The world is that which is the straight face
November 22, 2014 9:18 PM   Subscribe

It was said by Wittgenstein that a perfectly good work of philosophy could be written which was entirely composed of jokes. Has anyone done it, in analytical or continental philosophy?

Quotation is from H. Dribble:

A serious and good philosophical work could be written consisting entirely of jokes.

Now, Wittgenstein was probably one of the greatest philosophers of the 20th century. Did anyone take him on, on this implicit dare?
posted by curuinor to Religion & Philosophy (13 answers total) 9 users marked this as a favorite
Response by poster: (the quotation is from Wittgenstein, as quoted by H. Dribble)
posted by curuinor at 9:25 PM on November 22, 2014

Best answer: No, no one has done this.

I don't see how it would be possible (certainly not in analytic philosophy), outside of the sort of theoretical nature to which Wittgenstein was most likely referring.

I think LW was getting at the idea that to say something with philosophical import is not dependent on the particular academic language game/context in which most philosophy was (still is) conducted. I think the idea is that equally profound things can be said in any number of constructions, including jokes.

I can't imagine that anyone would attempt this, as I'm not sure what use it would be. I think the thrust of LW's point was simply that it would be possible, but not necessarily desirable.
posted by Lutoslawski at 10:36 PM on November 22, 2014

Jacques le Fataliste, perhaps, but that was before W.
posted by a lungful of dragon at 11:22 PM on November 22, 2014

There was an essay called "Deconstruction in a Nutshell" in the '90s that I remember being pretty funny. Of course, that was probably like 20 years ago so I dunno if it holds up...
posted by mdn at 11:47 PM on November 22, 2014

If rhetorical irony counts as joking, you might never know, because the work could appear letter-perfect in its seriousness but also lend itself by design to some cute alternative reading. Since he may have only been engaging in a thought-experiment, perhaps Wittgenstein would have found the theoretical point relevant.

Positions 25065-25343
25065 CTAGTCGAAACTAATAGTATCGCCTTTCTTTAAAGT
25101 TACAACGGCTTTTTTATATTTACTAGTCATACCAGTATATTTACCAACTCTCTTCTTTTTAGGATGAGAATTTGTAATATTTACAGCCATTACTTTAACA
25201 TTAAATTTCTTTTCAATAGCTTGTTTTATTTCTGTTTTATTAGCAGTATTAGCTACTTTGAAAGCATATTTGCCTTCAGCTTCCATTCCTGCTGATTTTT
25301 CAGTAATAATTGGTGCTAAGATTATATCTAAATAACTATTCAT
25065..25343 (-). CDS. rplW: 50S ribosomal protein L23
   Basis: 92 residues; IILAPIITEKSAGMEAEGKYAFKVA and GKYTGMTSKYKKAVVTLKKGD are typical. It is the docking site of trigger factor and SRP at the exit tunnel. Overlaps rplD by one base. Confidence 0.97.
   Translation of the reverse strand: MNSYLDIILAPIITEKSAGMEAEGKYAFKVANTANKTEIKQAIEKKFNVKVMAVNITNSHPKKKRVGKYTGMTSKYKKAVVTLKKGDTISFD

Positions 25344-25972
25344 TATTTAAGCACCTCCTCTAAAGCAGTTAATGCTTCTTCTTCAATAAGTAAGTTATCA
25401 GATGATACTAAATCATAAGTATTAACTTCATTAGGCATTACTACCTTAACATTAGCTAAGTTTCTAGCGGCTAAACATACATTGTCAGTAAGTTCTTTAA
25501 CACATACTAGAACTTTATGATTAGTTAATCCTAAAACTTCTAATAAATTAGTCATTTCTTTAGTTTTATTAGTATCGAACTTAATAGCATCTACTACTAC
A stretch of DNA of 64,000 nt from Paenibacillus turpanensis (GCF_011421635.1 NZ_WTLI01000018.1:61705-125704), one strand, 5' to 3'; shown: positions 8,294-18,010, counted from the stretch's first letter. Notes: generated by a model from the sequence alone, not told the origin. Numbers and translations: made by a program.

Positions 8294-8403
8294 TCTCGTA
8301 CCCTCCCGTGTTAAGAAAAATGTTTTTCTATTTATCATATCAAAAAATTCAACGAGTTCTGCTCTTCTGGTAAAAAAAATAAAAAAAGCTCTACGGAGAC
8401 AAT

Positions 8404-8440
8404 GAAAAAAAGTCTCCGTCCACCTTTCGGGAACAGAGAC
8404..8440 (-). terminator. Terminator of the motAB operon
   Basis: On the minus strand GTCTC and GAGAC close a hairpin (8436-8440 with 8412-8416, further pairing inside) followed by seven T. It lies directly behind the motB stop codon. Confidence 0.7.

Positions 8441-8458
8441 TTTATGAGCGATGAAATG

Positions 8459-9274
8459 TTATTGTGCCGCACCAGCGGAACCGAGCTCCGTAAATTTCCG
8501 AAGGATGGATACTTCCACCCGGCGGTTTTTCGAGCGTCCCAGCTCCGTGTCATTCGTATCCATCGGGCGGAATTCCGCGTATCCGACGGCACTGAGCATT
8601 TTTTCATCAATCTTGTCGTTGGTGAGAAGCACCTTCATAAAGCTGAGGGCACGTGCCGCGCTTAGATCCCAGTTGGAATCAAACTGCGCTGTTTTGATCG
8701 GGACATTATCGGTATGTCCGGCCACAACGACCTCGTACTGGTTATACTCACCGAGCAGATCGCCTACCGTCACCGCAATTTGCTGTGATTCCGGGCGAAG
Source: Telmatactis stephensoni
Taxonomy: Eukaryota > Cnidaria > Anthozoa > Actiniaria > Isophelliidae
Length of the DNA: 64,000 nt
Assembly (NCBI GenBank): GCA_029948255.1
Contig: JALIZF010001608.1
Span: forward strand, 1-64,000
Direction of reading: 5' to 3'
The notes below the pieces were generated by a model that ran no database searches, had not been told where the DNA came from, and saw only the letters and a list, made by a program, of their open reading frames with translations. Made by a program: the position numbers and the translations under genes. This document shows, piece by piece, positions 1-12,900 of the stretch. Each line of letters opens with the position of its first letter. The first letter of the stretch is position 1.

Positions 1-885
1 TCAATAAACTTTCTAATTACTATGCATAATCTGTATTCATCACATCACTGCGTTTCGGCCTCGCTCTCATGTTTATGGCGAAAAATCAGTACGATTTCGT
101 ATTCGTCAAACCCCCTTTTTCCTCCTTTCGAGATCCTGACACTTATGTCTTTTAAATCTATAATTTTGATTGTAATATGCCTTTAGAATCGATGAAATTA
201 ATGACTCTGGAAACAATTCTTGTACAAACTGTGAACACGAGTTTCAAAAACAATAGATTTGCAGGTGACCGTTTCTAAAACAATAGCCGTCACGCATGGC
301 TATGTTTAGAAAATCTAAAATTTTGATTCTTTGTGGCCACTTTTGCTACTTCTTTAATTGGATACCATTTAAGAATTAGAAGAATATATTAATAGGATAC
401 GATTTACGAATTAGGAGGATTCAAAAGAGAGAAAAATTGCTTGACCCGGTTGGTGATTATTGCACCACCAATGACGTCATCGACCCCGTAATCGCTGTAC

Other than that, I recall Daniel Dennett's "Where am I?" being drily humorous, not just in tone but as a chain of awkward events. I suspect what you're looking for is something where you have a series of set-ups with punch lines that each make some insightful point, though, and it isn't that. The only other things that come to mind are non-academic.
posted by Monsieur Caution at 1:17 AM on November 23, 2014 [1 favorite]

Well, there's this [pdf]. It's a compilation though, and doesn't present any coherent argument.
posted by Pyrogenesis at 2:56 AM on November 23, 2014

It's a pretty big stretch, but Candide is one long joke, and it makes a philosophical point.
posted by Ned G at 3:24 AM on November 23, 2014 [2 favorites]

Existentialism explained
posted by flabdablet at 5:46 AM on November 23, 2014 [1 favorite]

As others have said, the implication that this has to be 'funny philosophy' is not what Wittgenstein intended. This could cover both works of philosophy that are 'funny,' and funny works (plays etc.) that are 'philosophical.' There's plenty of the latter (for example Fo's Accidental Death of an Anarchist).
posted by carter at 6:32 AM on November 23, 2014

As I understand Wittgenstein, the previous commenters have it: that line doesn't mean "let's try doing philosophy with jokes!" but precisely the opposite -- you could do philosophical work with jokes without it being any different from work done with all due philosophical seriousness. The point of this being that what is meaningful in philosophical language happens whether it "looks" like philosophy or not (long, sententious sentences, etc), so if we can identify the parts that are just the "game" of philosophy vs the work then we can get closer to the core of philosophy. However, there's a few details here that might be interesting for this question ...

First, that Wittgenstein's own structure of philosophical writing and thinking is actually very joke-like, in a way: startling reversals of "common sense" which reveal the arbitrary and linguistically structured nature of so much we think of as thought, often presented in his notes without commentary. One of my favorite moments in a memoir of study with him is: "A curious thing, which I observed innumerable times, was that when Wittgenstein invented an example during his lectures in order to illustrate a point, he himself would grin at the absurdity of what he had imagined. But if any member of the class were to chuckle, his expression would change to severity and he would exclaim in reproof, 'No, no; I'm serious!'"

Second, there are some philosophers who work with jokes in a deep way -- even if it's different from what Wittgenstein is trying to do with this idea. Two who come to mind are Zizek (who uses jokes -- especially mordant Communist humor -- as a way of thinking about the paradoxes and "lies that tell the truth" in both politics and everyday life as understood by psychoanalysis), and Douglas Hofstadter, whose work often builds on jokes and riddles as ways of illustrating things like recursion and breakdowns of understanding to explore the philosophical problems posed by consciousness and artificial intelligence.

I hope this is helpful!
posted by deathmarch to epistemic closure at 7:46 AM on November 23, 2014 [2 favorites]

There's I Think, Therefore I Laugh by John Allen Paulos. According to one review it was inspired by that Wittgenstein quote (whether this is true and whether if so it succeeds in its goal, I don't remember).
posted by trig at 12:32 PM on November 23, 2014

Best answer: Here you go: Žižek’s Jokes. Even quotes the Wittgenstein thing in the marketing waffle.
posted by Acheman at 2:04 PM on November 23, 2014 [2 favorites]

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